Common Vulnerabilities and Exposures (CVEs)

This topic provides guidance on the following actions:


What are CVEs?

CVEs are weaknesses in software that can be exploited to access sensitive information, such as credit card numbers or social security numbers. Because modern software is complex with its many layers, interdependencies, data inputs, and libraries, vulnerabilities tend to emerge over time. Knowing when and how the code you use is vulnerable to attacks is a powerful tool in allowing you to mitigate the potential for harm, and Anaconda Server provides you with everything you need to keep your pipeline secure.

Why trust Anaconda?

Anaconda regularly pulls its CVE databases from the National Vulnerability Database (NVD) and the US National Institute of Standards and Technology (NIST) to minimize the risk of vulnerable software in our applications and web pages. Anaconda has an extensive and well-established process for curating CVEs, assessing whether or not packages Anaconda built are affected by any CVEs, determining which versions in our repository are affected, and mitigating the vulnerability.

Understanding CVEs

Here’s what you need to know to make the right decisions regarding CVEs for your organization:

Common Vulnerability Scoring System (CVSS)

Standards for determining the severity of a CVE have evolved over time. The Common Vulnerability Scoring System (CVSS) is a mathematical method dating back to 1999 that grades the characteristics of a vulnerability. CVSS 2 was developed and launched in 2007. It was later updated to CVSS 3 in 2015 to offer a more comprehensive scoring method that accurately reflects the severity of vulnerability in the real world.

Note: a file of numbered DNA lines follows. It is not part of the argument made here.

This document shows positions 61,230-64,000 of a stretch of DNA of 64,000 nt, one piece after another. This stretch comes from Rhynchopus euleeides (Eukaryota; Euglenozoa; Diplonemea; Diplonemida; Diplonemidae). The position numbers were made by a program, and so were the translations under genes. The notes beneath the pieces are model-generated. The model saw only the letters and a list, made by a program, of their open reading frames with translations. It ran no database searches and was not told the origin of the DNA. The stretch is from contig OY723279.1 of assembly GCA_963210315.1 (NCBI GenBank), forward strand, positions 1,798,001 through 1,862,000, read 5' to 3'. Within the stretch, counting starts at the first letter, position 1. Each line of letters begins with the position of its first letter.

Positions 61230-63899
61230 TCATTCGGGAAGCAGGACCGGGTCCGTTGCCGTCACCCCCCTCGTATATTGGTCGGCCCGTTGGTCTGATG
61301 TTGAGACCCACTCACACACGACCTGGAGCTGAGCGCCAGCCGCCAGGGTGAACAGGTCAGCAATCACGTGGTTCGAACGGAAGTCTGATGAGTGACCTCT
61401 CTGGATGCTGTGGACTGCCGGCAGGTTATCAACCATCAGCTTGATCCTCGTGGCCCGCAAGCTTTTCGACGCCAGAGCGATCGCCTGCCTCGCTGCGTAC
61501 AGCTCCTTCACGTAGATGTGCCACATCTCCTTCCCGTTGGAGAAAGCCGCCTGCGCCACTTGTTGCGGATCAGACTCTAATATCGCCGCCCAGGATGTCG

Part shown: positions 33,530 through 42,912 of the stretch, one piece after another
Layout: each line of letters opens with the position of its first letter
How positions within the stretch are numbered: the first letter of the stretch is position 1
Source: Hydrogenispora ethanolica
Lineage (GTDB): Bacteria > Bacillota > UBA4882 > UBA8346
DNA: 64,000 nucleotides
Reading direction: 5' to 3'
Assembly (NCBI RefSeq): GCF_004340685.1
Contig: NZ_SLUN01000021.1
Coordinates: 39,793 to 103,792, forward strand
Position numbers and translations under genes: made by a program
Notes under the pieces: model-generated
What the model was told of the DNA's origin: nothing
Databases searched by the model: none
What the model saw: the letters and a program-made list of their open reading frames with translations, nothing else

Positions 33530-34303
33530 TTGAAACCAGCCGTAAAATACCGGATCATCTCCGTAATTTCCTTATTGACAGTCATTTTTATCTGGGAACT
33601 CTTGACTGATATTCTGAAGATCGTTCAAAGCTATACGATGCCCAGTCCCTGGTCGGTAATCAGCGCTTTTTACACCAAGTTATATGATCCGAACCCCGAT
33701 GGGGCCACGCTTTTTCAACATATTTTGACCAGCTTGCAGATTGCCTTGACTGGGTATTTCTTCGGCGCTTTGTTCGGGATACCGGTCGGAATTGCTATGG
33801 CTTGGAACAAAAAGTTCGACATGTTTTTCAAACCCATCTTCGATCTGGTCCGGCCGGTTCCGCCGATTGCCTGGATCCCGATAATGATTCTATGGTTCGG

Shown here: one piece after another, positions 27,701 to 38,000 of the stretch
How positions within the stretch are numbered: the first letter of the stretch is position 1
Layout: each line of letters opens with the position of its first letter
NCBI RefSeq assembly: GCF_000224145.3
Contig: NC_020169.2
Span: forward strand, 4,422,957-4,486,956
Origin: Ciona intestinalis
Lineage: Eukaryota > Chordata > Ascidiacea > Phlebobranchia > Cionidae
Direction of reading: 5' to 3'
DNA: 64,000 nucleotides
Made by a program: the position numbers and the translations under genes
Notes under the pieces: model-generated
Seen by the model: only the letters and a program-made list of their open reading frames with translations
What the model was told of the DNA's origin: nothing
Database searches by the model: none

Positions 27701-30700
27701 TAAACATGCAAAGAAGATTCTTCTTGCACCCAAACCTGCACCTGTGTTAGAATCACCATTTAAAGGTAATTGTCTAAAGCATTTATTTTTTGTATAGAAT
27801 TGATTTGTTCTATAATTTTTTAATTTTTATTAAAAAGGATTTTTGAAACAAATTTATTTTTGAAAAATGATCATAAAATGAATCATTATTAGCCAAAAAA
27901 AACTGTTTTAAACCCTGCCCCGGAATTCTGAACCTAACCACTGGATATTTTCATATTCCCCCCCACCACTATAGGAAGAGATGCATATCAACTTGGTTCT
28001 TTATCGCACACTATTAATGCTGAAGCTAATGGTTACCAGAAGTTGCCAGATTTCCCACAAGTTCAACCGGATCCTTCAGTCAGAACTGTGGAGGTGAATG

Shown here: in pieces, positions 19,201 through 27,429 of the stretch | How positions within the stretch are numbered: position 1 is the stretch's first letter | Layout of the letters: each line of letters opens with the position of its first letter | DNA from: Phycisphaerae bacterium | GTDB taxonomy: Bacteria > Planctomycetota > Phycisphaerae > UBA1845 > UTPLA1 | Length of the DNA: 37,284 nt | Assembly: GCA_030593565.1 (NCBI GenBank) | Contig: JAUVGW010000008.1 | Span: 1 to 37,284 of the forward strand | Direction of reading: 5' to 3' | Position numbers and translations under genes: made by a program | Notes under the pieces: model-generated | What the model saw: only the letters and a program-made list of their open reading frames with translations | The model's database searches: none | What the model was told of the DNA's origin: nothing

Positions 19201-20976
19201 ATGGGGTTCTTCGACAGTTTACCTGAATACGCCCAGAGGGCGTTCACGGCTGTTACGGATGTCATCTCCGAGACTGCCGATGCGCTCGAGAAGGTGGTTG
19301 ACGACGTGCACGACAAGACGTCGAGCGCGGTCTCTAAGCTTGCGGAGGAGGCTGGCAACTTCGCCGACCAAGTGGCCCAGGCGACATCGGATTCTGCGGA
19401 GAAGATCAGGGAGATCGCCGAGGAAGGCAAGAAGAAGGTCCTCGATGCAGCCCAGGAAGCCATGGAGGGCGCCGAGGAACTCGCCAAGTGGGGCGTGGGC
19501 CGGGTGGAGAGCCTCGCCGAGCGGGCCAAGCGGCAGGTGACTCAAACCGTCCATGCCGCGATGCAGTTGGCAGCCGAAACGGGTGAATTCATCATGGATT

CVE scores

Software developers refer to CVE databases and scores to minimize the risk of using vulnerable components (packages and binaries) in their applications or web pages. CVE scores and ratings fall into one of 5 categories:

../_images/CVE-score-table.png

CVE statuses

CVEs are assigned a status category as a result of the Anaconda curation process. CVE status categories include:

  • Reported - The vulnerabilities identified in this package have been reported by NIST but not reviewed by the Anaconda team.

  • Active - The vulnerabilities identified in this package are active and potentially exploitable.

  • Cleared - The vulnerabilities identified in this package have been analyzed and determined not to be applicable.

  • Mitigated - The vulnerabilities identified in this package have been proactively mitigated in this build through a code patch.

  • Disputed - The vulnerabilities’ legitimacy is disputed by upstream project maintainers or other community members.